My approach to katakana might be to practice writing the corresponding hiragana characters every time I write the katakana characters to help with association – kind of like writing Aa Bb Cc, etc. It feels difficult for me because my brain is like “you just did this!” Thinking of it as an extension of what I already know will hopefully help with that.

      I’ve accepted that handwriting is just going to be a struggle with Japanese in general. I was hoping that katakana would be easier to pick up on because I have always struggled with cursive/curved writing but my lines and print are on point. We’ll see how it goes.

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      1. Indeed! A great philosophy to have, no need to complicate things~
        Oooh, brush pens? Those sound awesome! What kind do you have? Were they expensive?
        Alright! 😀 I’ll post some pictures of my notes soon, in another language studies progress update post!
        That’s a great way to practice katakana, association is important! That’s why I’ve been using mnemonics, either ones that I come up with on my own or ones I find on the Internet. The more modalities you give your brain to associate with a piece of new information, the greater the likelihood of retention and recall when you see it again later! 🙂
        Ah, I thought so too! I’ve always had neat handwriting in English, and I didn’t have much trouble writing in hiragana… Perhaps the straight lines and angles in katakana characters is what’s making them difficult. More practice is definitely in order!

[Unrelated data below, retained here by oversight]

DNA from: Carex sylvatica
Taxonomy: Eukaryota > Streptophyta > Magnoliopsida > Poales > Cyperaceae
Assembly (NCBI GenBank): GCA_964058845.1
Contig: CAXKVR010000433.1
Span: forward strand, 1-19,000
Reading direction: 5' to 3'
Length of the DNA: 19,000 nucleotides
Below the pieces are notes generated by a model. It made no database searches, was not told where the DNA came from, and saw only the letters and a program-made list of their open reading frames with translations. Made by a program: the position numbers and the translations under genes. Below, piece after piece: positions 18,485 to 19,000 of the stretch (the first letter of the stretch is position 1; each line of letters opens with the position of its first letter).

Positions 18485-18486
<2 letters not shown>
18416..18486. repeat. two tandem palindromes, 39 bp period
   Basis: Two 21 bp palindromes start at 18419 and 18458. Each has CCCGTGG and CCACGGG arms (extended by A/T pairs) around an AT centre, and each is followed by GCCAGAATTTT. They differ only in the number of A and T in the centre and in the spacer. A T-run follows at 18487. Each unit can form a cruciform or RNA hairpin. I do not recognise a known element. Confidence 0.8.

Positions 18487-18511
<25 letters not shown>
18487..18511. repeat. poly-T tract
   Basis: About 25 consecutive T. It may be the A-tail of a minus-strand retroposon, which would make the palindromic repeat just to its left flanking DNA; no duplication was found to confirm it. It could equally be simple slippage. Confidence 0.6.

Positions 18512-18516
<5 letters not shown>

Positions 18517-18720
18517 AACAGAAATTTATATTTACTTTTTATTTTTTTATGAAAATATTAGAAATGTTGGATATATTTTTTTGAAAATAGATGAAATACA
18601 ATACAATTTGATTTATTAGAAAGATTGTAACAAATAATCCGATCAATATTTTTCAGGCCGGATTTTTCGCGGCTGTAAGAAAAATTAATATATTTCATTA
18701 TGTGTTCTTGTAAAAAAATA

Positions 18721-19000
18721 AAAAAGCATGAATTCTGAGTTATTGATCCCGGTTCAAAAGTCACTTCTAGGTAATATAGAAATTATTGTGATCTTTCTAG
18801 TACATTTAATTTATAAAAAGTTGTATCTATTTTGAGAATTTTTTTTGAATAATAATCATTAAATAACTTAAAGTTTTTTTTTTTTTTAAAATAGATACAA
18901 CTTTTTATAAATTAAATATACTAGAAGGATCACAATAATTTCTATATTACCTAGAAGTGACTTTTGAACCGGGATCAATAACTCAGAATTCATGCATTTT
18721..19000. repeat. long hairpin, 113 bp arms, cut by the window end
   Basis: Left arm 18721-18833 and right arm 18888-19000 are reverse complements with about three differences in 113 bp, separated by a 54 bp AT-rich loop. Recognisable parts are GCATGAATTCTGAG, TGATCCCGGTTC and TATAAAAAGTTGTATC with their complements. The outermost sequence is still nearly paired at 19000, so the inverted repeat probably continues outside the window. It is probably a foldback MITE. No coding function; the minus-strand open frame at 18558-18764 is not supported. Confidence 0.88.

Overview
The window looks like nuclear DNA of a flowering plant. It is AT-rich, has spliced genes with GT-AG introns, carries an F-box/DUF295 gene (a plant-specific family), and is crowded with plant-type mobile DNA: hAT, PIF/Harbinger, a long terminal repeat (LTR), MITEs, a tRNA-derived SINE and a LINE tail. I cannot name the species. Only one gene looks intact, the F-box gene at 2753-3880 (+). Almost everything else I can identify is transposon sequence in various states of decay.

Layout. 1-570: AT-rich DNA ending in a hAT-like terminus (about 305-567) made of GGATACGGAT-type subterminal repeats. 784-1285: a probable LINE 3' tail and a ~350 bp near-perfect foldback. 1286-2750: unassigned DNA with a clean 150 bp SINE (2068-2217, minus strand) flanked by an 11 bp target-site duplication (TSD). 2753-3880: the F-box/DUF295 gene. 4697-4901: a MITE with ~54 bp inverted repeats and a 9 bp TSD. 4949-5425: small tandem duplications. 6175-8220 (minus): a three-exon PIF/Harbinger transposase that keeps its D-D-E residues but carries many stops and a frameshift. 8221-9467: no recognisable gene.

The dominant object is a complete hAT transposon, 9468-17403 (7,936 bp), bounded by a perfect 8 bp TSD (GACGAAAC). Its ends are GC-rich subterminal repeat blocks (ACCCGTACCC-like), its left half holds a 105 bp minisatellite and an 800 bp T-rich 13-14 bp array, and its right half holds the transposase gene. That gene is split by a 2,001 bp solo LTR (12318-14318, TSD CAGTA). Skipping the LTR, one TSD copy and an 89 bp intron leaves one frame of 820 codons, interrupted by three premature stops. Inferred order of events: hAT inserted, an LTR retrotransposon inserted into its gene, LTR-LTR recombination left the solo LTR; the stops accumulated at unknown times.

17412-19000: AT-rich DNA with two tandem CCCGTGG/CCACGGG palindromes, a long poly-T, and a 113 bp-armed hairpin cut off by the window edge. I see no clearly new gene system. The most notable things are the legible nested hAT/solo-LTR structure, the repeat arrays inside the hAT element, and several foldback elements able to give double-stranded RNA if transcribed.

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      2. I got this colorful pack from Michaels, which was pretty expensive in store (should’ve looked online!): https://www.michaels.com/tombow-dual-brush-pens-primary/10514318.html I haven’t opened these yet – I’m saving them for a special occasion I guess, lol.
        I got this less exciting 3 pack, which was a lot cheaper in store (under $5): https://www.michaels.com/pigma-brush-pens-3pk/10514201.html They do bleed through graph paper a little bit. However, they are good to practice with because you can’t erase them and they make your mistakes bigger, so you know exactly what you need to work on.

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      3. Thanks for the links, I appreciate it! 🙂 I have been considering laminating printed grid paper (with different size squares) so I can practice with dry erase markers and just wipe it off. (That way, I don’t have to use actual paper or waste printer ink!)

        Being able to see flaws in one’s handwriting is useful, especially when just starting out! Katakana is tough! XD